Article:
This is the time of year we’re the most contemplative about where we are in our own lives - and it’s for that reason I’m so excited to introduce you to today’s guest. Lynn Chen is an actress, activist, and food blogger who’s been seen in countless TV shows and films, serves as an ambassador for the National Eating Disorders Association, and has not one but TWO blogs. The Actor’s Diet, which Lynn started in 2009 as a sort of journal to help her make peace with her food after years of eating disorders, it’s now one of the most influential food blogs on the web, with some of the most longevity at that. AND, she’s got a podcast, the Actor’s Diet Podcast! Her other blog is called Thick Dumpling Skin, a phenomenal body-image blog that’s centered around the Asian American community.
We ended up talking for close to two hours – Lynn shared so much of herself with me, and with us, that I really, really wanted to be mindful to do each word and thought and story and lesson justice. She’s in a majorly transitional time in her career right now, and that can be really scary – I went through the same thing multiple times – where you’ve pretty much built your identity being one thing, and then you decide to change directions from that. I don’t care what kind of career your in or what your life looks like, it’s something we all experience, but we usually hear people talking about it AFTER it’s happened. I’m honored Lynn opened up about this to me.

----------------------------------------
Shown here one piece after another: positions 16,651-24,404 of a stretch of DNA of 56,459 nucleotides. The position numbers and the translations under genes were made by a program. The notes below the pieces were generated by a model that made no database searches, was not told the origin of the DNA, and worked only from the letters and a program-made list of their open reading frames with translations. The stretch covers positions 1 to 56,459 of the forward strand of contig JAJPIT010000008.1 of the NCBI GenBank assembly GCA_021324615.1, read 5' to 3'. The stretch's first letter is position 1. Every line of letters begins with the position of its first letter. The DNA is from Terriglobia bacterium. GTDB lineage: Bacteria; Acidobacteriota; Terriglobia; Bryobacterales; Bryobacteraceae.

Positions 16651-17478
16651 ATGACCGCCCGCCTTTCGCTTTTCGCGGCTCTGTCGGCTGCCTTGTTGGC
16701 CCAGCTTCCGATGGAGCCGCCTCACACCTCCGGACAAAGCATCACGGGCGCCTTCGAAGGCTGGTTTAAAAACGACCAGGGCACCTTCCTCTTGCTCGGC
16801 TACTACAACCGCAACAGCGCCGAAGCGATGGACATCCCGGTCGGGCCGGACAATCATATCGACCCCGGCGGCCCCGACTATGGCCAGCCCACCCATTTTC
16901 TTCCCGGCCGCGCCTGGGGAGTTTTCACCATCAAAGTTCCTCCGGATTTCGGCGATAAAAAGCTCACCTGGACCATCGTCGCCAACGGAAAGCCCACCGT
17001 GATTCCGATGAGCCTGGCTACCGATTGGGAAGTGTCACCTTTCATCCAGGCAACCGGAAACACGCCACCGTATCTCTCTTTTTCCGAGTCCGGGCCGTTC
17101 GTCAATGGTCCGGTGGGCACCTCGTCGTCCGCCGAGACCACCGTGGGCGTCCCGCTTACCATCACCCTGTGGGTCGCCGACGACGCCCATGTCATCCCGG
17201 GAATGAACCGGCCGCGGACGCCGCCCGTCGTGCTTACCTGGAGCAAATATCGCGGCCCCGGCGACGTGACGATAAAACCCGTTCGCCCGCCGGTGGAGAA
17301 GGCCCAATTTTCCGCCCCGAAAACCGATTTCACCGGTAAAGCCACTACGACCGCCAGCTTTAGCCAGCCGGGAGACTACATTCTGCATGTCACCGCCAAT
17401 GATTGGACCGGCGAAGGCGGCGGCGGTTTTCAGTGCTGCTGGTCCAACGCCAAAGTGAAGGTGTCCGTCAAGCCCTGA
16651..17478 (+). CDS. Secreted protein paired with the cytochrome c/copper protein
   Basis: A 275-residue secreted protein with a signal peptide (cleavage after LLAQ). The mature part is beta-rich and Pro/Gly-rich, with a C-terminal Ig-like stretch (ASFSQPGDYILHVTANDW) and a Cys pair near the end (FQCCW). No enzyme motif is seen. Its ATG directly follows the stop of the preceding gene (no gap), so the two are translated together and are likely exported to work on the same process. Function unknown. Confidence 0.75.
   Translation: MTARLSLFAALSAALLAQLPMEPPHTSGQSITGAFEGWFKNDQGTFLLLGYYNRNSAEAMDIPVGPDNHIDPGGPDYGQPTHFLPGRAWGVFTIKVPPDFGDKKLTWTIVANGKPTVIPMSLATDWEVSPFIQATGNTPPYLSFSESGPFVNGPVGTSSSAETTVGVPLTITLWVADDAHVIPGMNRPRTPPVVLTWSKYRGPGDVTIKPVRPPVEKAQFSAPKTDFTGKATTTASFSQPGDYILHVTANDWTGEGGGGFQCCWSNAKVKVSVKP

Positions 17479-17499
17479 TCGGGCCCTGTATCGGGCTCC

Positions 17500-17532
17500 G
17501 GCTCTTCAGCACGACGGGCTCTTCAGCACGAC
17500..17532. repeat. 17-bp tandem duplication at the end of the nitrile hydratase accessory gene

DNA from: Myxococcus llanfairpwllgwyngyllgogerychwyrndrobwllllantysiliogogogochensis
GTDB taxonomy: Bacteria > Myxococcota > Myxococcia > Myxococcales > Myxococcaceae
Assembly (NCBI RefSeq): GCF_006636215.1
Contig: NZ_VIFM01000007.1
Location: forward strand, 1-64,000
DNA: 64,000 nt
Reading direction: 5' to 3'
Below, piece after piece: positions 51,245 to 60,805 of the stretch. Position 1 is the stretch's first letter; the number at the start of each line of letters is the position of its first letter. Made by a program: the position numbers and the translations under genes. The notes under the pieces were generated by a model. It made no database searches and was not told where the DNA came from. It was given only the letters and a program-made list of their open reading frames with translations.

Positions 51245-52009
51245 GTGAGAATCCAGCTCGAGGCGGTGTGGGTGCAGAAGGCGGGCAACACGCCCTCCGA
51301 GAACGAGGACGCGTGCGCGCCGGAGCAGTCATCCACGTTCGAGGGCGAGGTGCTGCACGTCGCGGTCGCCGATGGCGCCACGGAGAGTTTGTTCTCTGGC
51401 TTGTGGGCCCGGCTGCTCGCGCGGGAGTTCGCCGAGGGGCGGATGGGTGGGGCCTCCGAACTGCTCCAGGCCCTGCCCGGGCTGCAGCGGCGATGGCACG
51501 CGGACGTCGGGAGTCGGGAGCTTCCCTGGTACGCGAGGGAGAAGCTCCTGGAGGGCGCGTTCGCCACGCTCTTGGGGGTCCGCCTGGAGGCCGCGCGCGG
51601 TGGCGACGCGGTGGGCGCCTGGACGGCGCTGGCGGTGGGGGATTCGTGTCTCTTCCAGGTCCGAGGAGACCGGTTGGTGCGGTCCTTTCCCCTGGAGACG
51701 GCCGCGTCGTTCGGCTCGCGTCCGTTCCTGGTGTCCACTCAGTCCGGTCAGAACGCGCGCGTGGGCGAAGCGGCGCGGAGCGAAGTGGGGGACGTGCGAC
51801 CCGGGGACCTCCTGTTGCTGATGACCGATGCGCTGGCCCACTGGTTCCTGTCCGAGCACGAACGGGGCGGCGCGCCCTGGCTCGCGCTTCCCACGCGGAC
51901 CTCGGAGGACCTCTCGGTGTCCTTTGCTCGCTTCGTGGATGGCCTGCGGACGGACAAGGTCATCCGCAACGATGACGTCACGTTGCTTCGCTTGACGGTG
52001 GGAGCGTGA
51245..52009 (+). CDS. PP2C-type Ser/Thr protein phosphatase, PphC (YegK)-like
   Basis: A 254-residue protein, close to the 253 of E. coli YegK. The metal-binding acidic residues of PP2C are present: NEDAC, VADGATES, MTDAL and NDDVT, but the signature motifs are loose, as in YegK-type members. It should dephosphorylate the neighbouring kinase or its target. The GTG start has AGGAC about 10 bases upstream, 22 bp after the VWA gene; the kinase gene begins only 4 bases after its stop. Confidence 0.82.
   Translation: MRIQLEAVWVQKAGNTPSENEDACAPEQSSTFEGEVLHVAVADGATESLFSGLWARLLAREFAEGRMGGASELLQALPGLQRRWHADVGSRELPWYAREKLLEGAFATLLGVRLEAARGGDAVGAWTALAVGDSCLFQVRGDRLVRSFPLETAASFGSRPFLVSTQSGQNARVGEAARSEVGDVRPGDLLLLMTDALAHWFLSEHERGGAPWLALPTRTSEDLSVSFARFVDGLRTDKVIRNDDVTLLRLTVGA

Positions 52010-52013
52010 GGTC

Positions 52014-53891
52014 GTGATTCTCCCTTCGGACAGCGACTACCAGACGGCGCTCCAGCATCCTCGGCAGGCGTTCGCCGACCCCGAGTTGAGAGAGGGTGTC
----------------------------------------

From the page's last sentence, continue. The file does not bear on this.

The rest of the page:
We dive deep in this episode, but the one theme that kept popping up was learning how to accept what is, and then moving forward from there. We talk about the way blogging’s shifted over the last six years, Lynn’s choice to move away from acting and why success isn’t always what it seems, the lessons she learned while she was trying to get pregnant, and the unexpected strategy she’s used to cope with everything from the sudden death of her father a few years back to her long history with eating disorders. We also talk about rejection, comparison, and how to make your mark by being exactly who you are.
It gets deep and it gets emotional and we both cry a little, but I promise, just like anything else with WANT, this is really about hope, taking what’s handed to you, and asking yourself, where can I go from here.